May 29, 2012

I watch my budget, love a deal and adore funky things. So my best shopping is done in other people’s suburban garages and driveways. But since tag sales are a blood sport for bargain fiends, it’s crucial to prepare for the hunt.

For starters, tag sales, yard sales, garage sales — they’re all the same thing. “Estate sale”  refers to contents in the house of a person who died. “Moving sale” implies variety and abundant choices. Also watch for the blow-out “attic sale,” typically sponsored by churches, synagogues, hospitals and other groups that have assembled tons of throwaways from supporters.


How to shop treasure hunts, big and small


Bring small bills and quarters. It’s obnoxious to pull out a $20 bill to pay for a $2 item. Big bills also limit your negotiating power….what if the seller doesn’t have change? Think small — if you can instantly whip out $2, the seller will often take it.

Be respectful. Sellers can still be emotionally attached to some items. At my own tag sales, I’d rather walk away than deal with overly aggressive or rude potential buyers. I’ve also given away valuable merch to people who are sweet or in need.

Negotiate! If an item is marked $8, you can hold out $6 and say, “Would you take six?” Haggling can be entertaining as well as a confidence builder.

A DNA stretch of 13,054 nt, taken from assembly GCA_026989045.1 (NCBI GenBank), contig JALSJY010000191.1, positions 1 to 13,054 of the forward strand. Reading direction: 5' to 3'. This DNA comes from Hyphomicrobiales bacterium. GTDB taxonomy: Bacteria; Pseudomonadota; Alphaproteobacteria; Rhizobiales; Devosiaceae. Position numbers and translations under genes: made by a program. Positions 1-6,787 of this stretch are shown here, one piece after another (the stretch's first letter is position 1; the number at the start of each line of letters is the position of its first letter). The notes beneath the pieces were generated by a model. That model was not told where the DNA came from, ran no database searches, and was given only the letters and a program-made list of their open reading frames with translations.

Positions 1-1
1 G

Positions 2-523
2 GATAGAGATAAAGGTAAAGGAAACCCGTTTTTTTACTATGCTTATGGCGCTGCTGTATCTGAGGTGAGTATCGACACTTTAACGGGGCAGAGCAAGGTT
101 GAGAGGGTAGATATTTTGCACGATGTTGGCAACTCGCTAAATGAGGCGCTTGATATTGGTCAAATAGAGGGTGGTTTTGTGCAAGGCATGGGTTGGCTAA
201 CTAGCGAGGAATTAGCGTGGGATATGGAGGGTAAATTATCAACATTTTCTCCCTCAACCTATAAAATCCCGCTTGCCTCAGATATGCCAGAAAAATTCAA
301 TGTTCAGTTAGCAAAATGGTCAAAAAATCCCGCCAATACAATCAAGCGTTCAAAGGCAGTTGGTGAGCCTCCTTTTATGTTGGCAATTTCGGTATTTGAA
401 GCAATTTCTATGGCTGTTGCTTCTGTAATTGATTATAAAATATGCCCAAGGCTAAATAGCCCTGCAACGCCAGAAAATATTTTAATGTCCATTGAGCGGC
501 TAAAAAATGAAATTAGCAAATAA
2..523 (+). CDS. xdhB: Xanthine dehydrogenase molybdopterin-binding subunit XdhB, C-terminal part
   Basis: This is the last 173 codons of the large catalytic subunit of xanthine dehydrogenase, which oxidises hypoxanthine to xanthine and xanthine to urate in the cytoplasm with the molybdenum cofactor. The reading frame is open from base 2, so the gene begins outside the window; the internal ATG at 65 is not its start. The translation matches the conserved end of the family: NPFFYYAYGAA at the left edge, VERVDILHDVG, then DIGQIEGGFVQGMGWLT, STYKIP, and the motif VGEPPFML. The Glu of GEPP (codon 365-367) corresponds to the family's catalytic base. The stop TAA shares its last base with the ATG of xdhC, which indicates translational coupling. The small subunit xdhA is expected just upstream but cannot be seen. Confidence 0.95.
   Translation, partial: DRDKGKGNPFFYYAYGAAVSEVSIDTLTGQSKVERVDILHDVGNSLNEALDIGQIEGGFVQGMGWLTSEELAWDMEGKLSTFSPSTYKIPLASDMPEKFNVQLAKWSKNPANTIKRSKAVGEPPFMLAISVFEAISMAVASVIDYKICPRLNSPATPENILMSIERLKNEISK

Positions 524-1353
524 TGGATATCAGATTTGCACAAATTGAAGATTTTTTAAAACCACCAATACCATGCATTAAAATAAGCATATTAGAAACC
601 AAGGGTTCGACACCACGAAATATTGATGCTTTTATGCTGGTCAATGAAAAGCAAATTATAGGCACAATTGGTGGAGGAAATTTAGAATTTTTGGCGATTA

Don’t be a snob. I’ve been to shabby houses with great finds — and snazzy places that offered zilch. You just never know.

Go early for the pick of the litter. Usually, these events start around 9 a.m. or 10 a.m. and run until late afternoon. Even if there’s a “No early birds!” sign, you might still get in. Beware of  the antique and art dealers, who shop like sharks. At attic sales, it’s worth going at least an hour early, just in case there’s a line.

Go late for bargains. Sellers start to wilt by early afternoon; let the markdowns begin! Attic sales, which can run over an entire weekend, often slash remainders by 50 percent in the last few hours of the last day.

Some sales are publicized in advance. Local newspapers list tag sales as classified ads. Cheap people who won’t pay for listings will instead post fliers at the local supermarket’s bulletin board. Also look for fliers stapled to telephone poles at busy intersections in the middle of town.

Sales are everywhere! These days, most municipalities have websites. Go there and see if a locale has an upcoming village-wide tag sale, where scores of homes unload furniture, clothes and household clutter on the same day. Check websites for hospitals and houses of worship for attic sale dates; in the New York ‘burbs, they’re usually scheduled in April and October.

Be creative & see the possibilities. When my daughter was old enough to talk, I’d take her to a tag sale, give her a dollar bill and let her loose. She became good at math, negotiating and charming people. Today, at 17, she has impeccable fashion style and is an excellent money manager. Our Saturday salvage missions have also filled out our house with nice touches we otherwise couldn’t afford. Of course, some of them required refurbishing. Click here to see photos of our two $5 chandeliers. And some more goodies below:

Some favorite tag sale items in my bedroom. Dog carrier, $5. All paintings, $5 or less (except the middle painting, which my daughter made as a toddler). The dresser was $20, ugly brown wood. I painted it & covered with it flower cut-outs from a botanical print fabric. As for the lamp, a friend found the base in the trash & I spray painted it. The silk lampshade, I stitched & fringed myself, by hand.